When Elijah was an infant, he had difficulty sleeping in his crib. A parishioner gave me The Scientist in the Crib, a book about babies. It did nothing to help. We found out later Elijah had acid reflux. With nightly medicine, and blocks to prop up the head of his crib, Elijah began to sleep. The Scientist in the Crib theorizes that babies are little scientists who test everything, including food. This “testing” is pre-programmed into the brain to avoid ingesting poisonous things. A different parenting book suggests parents introduce new foods by placing them on the child’s plate and on theirs. The child supposedly will see the parents eating it and, after several days the child will eventually try it. Wait, did I just hear you sigh while reading that? Yeah, me too. In the real world, that plan might work just before the child heads off to college after 18 years of hot dogs and chicken nuggets.
When do we reinforce a child’s testing of new foods and when do parents simply insist? I had a co-worker who would wrap up the plate of un-tried dinner food and put it in the fridge. The next day, that plate was brought out for the child who refused to try it (folklore/office gossip on this is that she and her son had a stalemate that lasted five days). I know another parent who sat patiently with the child every night because she could not get up from the table before eating her green vegetable… for hours the mom sat and waited with the child. By the way, green beans do not get better after an hour on a cold plate.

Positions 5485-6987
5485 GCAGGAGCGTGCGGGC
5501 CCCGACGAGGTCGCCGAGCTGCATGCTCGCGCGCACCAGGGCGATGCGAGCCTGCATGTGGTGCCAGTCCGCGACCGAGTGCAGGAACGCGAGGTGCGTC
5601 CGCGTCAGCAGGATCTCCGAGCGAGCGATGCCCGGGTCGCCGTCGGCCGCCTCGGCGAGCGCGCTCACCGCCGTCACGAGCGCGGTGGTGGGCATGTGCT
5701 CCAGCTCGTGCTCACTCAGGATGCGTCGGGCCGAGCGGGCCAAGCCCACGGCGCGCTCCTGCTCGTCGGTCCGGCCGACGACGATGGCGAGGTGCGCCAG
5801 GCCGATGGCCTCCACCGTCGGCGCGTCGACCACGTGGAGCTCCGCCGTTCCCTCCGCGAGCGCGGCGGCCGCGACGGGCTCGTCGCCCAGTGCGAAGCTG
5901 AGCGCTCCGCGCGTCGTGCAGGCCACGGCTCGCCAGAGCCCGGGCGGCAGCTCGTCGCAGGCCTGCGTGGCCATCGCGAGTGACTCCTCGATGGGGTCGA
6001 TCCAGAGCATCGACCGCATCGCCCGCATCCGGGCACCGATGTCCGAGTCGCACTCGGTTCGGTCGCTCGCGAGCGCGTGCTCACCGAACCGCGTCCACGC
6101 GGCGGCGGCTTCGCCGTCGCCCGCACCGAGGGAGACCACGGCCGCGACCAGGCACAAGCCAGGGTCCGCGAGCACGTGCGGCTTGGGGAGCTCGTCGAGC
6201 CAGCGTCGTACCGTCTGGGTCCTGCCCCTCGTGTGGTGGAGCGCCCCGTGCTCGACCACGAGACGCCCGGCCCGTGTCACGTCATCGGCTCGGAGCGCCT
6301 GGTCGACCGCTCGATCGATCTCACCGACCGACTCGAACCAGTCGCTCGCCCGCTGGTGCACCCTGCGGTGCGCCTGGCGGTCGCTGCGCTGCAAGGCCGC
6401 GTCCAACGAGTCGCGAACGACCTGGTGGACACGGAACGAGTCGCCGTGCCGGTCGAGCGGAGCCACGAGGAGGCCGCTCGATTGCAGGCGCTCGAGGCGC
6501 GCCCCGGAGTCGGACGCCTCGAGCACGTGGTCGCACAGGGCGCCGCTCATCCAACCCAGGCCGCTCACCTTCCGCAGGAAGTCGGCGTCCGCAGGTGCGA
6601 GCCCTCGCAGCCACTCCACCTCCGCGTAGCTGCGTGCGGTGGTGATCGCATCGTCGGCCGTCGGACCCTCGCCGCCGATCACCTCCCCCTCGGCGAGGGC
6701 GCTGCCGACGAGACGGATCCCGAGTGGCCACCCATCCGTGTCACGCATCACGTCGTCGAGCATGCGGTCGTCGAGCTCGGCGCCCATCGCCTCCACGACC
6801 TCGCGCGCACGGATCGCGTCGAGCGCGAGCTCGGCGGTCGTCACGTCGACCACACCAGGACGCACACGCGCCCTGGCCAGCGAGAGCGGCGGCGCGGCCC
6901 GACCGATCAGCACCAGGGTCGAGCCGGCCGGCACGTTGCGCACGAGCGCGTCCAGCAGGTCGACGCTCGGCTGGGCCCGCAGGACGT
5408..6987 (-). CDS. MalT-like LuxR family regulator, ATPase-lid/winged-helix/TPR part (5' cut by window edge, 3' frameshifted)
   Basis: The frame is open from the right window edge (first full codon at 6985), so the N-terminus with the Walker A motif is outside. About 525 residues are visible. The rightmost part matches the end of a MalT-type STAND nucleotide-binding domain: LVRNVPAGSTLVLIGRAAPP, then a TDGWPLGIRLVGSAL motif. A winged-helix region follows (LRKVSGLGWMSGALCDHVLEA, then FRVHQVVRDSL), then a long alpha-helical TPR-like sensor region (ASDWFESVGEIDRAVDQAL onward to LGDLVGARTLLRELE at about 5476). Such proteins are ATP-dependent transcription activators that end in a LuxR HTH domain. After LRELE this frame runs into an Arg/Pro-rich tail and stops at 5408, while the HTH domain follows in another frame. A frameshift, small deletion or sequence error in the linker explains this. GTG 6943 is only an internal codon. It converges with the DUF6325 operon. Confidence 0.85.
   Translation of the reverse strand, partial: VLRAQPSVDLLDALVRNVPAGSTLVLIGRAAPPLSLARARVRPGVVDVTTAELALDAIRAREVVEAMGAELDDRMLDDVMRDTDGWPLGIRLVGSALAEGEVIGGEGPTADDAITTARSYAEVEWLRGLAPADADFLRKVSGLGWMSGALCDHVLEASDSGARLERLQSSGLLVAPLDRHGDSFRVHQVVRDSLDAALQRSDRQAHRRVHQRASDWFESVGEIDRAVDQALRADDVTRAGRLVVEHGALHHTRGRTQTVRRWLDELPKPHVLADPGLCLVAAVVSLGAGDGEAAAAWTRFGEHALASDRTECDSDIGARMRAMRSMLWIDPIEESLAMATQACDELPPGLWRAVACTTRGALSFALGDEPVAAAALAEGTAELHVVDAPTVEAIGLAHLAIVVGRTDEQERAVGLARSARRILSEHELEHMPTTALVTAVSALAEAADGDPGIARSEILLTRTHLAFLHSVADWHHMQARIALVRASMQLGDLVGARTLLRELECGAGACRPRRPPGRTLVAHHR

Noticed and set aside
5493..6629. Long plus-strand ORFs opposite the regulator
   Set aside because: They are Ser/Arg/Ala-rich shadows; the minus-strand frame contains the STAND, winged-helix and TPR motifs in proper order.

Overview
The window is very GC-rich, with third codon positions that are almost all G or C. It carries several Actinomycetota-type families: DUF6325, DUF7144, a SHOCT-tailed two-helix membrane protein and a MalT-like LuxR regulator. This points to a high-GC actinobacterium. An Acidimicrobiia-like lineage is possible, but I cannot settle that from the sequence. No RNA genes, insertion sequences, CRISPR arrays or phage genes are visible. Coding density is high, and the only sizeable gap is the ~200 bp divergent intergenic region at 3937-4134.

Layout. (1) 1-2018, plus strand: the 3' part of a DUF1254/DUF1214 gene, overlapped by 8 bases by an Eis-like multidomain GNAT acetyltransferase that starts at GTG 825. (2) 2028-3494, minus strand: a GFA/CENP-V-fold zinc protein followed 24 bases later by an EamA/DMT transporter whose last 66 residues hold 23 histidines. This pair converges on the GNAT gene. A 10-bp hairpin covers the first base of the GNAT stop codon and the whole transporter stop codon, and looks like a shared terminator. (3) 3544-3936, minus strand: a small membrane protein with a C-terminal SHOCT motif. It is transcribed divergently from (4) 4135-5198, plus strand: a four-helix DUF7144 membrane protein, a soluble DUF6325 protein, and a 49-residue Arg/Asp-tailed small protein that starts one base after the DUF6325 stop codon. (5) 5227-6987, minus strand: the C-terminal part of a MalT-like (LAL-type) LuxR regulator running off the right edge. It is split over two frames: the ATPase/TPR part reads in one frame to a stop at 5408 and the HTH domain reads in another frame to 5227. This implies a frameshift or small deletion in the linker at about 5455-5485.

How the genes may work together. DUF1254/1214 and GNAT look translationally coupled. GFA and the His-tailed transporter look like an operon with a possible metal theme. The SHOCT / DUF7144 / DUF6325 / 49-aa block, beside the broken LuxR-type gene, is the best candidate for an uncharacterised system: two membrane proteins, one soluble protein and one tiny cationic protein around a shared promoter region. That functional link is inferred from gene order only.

When do we trust our taste buds and when should we just dive in and try something new? When should children be encouraged to use independent thinking and control what they eat and when should they simply trust their parents?
The Psalm for this Sunday has the phrase, “Taste and see that the Lord is good, happy are they who trust in God!” Fewer and fewer people in our country are willing to taste and see what the Psalmist declares. That might be because so many Christians toward the end of the 20th Century wanted to tell everyone else what tastes good and what is not. I think that makes people unhappy, for the most part, and I believe people who taste God are happy when they do it on their own rather than under explicit instructions.
I’ve seen and experienced the God-of-all-patience who places a little bit of his goodness on a plate and waits. God never forced me to eat. In fact, God is so patient we are allowed to eat even of the sweet and poisonous food of self-righteousness, resentment, and greed; all the while God waits at the kitchen table for us to return to see that God is good.